Introduction: DJI PHANTOM SIMULATION

Picture of DJI PHANTOM SIMULATION

Dà-Jiāng Innovations Science and Technology Co., Ltd (DJI) is a Chinese technology company
headquartered in Shenzhen, Guangdong. It manufactures unmanned aerial vehicles (UAV), also known as drones, for aerial photography and videography, gimbals, flight platforms, cameras, propulsion systems, camera stabilizers and flight controllers. It was funded 11 years ago, and since then it has been the most outstanding company in the sector. Nowadays it controls the 70% of the drone market and has achieved more than one billion dollars in sales.

One of its greatest inventions has been the PHANTOM series (currently in 4th generation). For this reason, today we are going to study how one of these magnificent drones works.

For this Instructables, we have divided the process in two: the first one is about the coding and construction of the drone, while the second one is about the controller.

Step 1: DRONE - Materials

Picture of DRONE - Materials

For the construction of the drone we will need the following components:

1. Arduino Uno: for this project, a plate Uno is enough to control the 4 motors, since we are going to focus on making them work, without getting into stability or flight direction.

2. Brushless motors (x4): We are going to build a quadcopter drone, which means that it has a total of 4 motors, one per extremity. The advantages of a brushless motor over brushed motors are high power to weight ratio, high speed, and electronic control. Brushless motors find applications in such places as computer peripherals (disk drives, printers), hand-held power tools, and vehicles ranging from model aircraft to automobiles.

3. Cables: to connect the different components. It is recommended to have different measures, since some of them are going to be welded.

4. Base Board: where different welded components will go.

5. ESC (Electronic Speed Controller x4): essential for coordinating and controlling brushless motors, they need to be of 20A.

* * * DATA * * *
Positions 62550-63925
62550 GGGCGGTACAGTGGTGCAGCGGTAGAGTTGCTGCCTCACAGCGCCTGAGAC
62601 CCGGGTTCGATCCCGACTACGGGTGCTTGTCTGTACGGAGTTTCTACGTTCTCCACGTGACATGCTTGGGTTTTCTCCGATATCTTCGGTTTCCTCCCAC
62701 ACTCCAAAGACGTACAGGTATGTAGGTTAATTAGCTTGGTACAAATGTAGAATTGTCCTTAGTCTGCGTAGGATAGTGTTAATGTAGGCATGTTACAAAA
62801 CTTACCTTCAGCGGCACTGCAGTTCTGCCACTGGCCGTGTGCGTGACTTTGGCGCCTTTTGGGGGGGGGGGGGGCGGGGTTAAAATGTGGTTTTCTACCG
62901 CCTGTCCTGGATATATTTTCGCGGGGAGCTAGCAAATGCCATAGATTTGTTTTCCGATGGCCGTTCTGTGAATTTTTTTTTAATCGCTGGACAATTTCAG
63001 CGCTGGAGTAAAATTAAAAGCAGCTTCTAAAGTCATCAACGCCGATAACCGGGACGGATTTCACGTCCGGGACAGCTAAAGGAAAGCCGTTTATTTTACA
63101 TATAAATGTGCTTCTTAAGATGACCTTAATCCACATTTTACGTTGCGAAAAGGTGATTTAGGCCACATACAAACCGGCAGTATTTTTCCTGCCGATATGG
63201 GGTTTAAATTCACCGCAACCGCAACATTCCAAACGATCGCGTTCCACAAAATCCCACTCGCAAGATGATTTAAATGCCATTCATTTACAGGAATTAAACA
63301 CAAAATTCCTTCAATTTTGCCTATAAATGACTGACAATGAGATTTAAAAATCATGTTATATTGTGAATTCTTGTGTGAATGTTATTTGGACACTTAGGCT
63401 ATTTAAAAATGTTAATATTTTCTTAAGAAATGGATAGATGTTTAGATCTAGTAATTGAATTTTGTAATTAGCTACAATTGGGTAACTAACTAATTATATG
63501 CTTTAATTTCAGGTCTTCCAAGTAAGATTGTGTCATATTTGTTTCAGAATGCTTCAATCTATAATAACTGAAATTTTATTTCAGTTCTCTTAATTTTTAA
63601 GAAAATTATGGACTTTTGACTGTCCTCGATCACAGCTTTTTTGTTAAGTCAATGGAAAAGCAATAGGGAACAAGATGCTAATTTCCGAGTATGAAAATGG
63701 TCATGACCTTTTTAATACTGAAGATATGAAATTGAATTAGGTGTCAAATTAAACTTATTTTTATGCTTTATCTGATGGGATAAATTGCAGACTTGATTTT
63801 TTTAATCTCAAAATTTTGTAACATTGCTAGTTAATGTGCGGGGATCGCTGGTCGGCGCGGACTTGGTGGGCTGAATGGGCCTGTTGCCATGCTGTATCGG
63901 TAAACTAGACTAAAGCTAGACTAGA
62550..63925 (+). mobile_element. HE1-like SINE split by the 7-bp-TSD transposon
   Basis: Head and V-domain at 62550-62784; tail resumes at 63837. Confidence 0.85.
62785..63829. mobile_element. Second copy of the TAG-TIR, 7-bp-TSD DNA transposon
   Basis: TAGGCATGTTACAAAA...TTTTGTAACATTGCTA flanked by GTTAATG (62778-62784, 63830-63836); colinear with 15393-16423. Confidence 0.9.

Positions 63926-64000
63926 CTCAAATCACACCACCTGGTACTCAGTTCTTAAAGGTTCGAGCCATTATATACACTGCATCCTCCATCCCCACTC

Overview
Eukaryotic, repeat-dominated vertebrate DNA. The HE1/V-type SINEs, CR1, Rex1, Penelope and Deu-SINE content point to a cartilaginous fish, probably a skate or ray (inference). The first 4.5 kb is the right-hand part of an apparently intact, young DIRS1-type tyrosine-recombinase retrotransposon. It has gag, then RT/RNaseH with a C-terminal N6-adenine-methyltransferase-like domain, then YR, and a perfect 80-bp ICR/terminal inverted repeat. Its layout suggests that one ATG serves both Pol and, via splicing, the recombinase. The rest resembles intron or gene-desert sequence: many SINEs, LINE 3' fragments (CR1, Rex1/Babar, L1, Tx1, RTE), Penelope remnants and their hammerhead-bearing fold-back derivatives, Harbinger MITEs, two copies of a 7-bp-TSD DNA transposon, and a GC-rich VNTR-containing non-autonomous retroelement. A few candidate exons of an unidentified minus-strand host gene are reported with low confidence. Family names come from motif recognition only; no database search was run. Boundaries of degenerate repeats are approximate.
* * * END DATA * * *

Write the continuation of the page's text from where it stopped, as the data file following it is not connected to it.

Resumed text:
6. Power distribution board: this will connect the 4 motors in one single OUTPUT, making it easier to connect with the Arduino.

7. Battery or power supply: that gives at least 11.1V.

8. HC06 Bluetooth: also known as the “slave” one, it will receive information from the one in the controller.

Step 2: DRONE - Connect the Components & Code

Picture of DRONE - Connect the Components & Code

This is the scheme to follow to connect the components to the arduino and to the Lipo battery. Although it may seem complicated, once you have looked at it well it is not so.

Just connect:

ESC - to Battery - (Using the Power Distribution board) (RED)

ESC + to Battery + (Using the Power Distribution board) (BLACK)

ESC signal to Arduino Pins (9,10,11,12) (YELLOW)

ESC servo - to Arduino GND (BROWN)

ESC servo + to Arduino 3,3V (BLUE)

The connection between ESCs is very simple. The ESC central cable is connected to the central cable of the brushless motor (blue). The side cables (PINK & GREEN) are connected depending on the direction of rotation. The drones have two motors that rotate in one direction (1 & 3) and two that rotate towards the other (2 & 4) to have a good stability.

(a). Blue cables are not essential, but this way the arduino uses the electricity of the Lipo battery. If we do not connect the blue cables, the arduino must be fed with a battery or with a USB.

Here is the code to control the brushless motors from the computer. This code hasn't the bluetooth controller.

***********

#include //Using servo library to control ESC

Servo esc; //Creating a servo class with name as esc

void setup() {

esc.attach(9);

esc.attach(10);

esc.attach(11);

esc.attach(11);

esc.writeMicroseconds(1000); //initialize the signal to 1000

Serial.begin(9600);

}

void loop() {

int val; //Creating a variable val

val = analogRead(A0); //Read input from analog pin a0 and store in val

val = map(val, 0, 1023, 1000, 2000); //mapping val to minimum and maximum(Change if needed) esc.writeMicroseconds(val); //using val as the signal to esc

}

***********



Step 3: DRONE - Bluetooth Configuration (Slave)

Picture of DRONE - Bluetooth Configuration (Slave)

We will need: Arduino UNO, 4 jumpers, HC06.

Connect the Bluetooth module:

VCC-pin12 (current)

GND-GND arduino

TXD-RX arduino

RXD-TX arduino

The first step is to set the digital pin 12 as LOW to load the sketch and then the command will be given from the computer to change it to HIGH and so the sketch could be loaded.

We put the code:

************

const int LED = 13; //using the arduino led

const int BTPWR = 12; //digital pin of our bluetooth (POWER)

char nameBT [10] = "DJIslave"; //Bluetooth name (slave)

char velocity = '4'; //9600 bps